Some quibbles about “The R Book” by Michael Crawley

December 13, 2010
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(This article was first published on Portfolio Probe » R language, and kindly contributed to R-bloggers)

A friend recently bought The R Book and I said I would tell him of problems that I’ve noticed with it.  You can eavesdrop.

Page 4

The word “library” is used instead of “package”.  This (common)  error substantially raises the blood pressure of some people — probably to an unwarranted extent.

An R package is a group of functions, data and their documentation.  These are the things that are in repositories like CRAN (where there are over two thousand packages).  A package is installed onto your machine into a library.

You are unlikely to call a book a library; don’t call a package a library.

Part of the problem is that packages are attached with the library function:

> library(fortunes)

That is why some instructions have you do the same thing via:

> require(fortunes)

Some of the people whose blood pressure is abnormally raised by seeing this mistake are very important to R, so please get this right.

Page 11

An example value is:

3.9+4.5i

that is, a complex number.  This is in the chapter called “Essentials of the R Language”.  I’ve been using R and a language not unlike R for a quarter century.  The only time I recall using complex numbers is when documenting them.  Complex numbers don’t match my definition of “essential”.

There is a certain amount of irony for a 600-word blog post to take n lines to complain about a 900-page book wasting one line.  However, the complex number is an extreme example of a common occurrence in the chapter.  There is a lot of the chapter that I don’t find particularly essential.

My take on “essential” is Some hints for the R beginner.

Page 16:

A<-1:10
B<-c(2,4,8)

These are two examples of a general feature: while the author’s keyboard seems to work perfectly fine for text, the space-bar is mysteriously broken for R code.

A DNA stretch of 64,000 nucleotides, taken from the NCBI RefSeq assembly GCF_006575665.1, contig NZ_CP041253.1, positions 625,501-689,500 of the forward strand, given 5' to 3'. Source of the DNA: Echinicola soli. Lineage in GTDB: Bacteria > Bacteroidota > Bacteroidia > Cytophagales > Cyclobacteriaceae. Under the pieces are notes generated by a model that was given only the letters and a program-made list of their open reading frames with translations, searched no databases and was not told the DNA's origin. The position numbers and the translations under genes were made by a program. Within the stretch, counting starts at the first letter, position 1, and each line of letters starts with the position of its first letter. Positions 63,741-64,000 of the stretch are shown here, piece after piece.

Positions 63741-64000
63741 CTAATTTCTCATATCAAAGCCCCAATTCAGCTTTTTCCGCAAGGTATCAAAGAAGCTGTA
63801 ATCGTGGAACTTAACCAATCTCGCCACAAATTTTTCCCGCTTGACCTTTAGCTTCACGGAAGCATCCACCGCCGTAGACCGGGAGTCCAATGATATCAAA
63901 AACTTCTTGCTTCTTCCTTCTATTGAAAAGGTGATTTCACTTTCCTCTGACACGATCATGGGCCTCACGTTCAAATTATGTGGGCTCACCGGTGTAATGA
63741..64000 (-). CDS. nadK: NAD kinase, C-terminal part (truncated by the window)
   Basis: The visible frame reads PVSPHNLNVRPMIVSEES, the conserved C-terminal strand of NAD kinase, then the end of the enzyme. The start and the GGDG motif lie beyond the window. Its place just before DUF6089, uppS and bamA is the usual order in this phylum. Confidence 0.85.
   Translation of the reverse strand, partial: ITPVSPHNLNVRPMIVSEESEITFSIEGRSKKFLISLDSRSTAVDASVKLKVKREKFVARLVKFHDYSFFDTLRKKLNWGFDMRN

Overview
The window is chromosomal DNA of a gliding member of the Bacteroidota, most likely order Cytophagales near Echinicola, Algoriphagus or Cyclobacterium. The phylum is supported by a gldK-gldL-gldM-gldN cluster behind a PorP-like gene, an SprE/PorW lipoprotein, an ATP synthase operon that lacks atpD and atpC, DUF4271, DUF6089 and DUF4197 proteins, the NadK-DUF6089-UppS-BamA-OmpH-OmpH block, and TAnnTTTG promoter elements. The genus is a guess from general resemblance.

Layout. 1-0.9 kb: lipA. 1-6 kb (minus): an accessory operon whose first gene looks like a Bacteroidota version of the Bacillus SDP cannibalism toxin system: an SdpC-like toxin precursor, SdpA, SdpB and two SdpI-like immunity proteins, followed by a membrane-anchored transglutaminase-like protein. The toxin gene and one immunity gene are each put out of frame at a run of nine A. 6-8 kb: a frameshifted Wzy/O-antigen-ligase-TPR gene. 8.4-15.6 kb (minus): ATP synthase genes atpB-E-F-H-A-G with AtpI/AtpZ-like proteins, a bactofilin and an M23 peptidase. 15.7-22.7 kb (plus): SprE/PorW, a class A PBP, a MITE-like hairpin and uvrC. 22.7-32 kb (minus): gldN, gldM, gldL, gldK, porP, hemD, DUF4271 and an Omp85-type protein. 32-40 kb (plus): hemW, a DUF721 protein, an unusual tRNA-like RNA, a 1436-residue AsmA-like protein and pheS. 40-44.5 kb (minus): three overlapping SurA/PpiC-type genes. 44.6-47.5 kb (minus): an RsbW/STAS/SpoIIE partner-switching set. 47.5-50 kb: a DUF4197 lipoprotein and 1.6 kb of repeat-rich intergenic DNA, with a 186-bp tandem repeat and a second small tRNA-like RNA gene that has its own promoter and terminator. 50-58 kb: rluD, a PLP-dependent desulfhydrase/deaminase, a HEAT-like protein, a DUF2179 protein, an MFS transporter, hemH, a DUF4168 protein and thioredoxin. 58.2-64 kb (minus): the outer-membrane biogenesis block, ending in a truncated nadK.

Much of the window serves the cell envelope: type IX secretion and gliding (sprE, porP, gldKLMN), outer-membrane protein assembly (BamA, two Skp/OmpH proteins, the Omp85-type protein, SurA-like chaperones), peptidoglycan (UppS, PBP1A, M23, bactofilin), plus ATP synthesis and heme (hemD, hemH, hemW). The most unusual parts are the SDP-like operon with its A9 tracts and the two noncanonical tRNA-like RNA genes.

It is clearer to write these as:

> A <- 1:10
> B <- c(2, 4, 8)

The assignment arrow shows up as a separate entity.  Spacesaidunderstanding.

Page 21

The same thing, but this time it’s serious.

x<5

really, really should have spaces around the less-than operator.

There is no trouble with this particular example, but what if the example were with minus five?

x<-5

does not give you a logical vector with TRUE values when x is less than minus five.  It changes x to have the single value 5.

This and a whole bunch of other  R gotchas are in The R Inferno.

Page 107

The values in the body of a matrix can only be numbers.

That is a false statement.  In particular, if x is a numeric matrix, then the result of

x < -5

is a matrix of logical values (and is the same dimension as x).

Pages 323-324

This be praise, not quibble.

The book uses “explanatory variables” and “response” in the statistical regression context.  It doesn’t enter into the dependent-independent muddle.

Other views

Amazon has several reviews of The R Book. There is a range of opinions from very positive to quite negative.  A common complaint is that the material is disorganized.

Questions

The points I have raised are from a quick glance through the book.  Are there other things in the book that should be pointed out to help the unwary?

Epilogue

I don’t think there is such a thing as the best book on R.  There can be the best book on R for you as an individual.  Which one is the best will depend on where you are and where you want to go.  A partial list of your choices is Books related to R.

To leave a comment for the author, please follow the link and comment on their blog: Portfolio Probe » R language.

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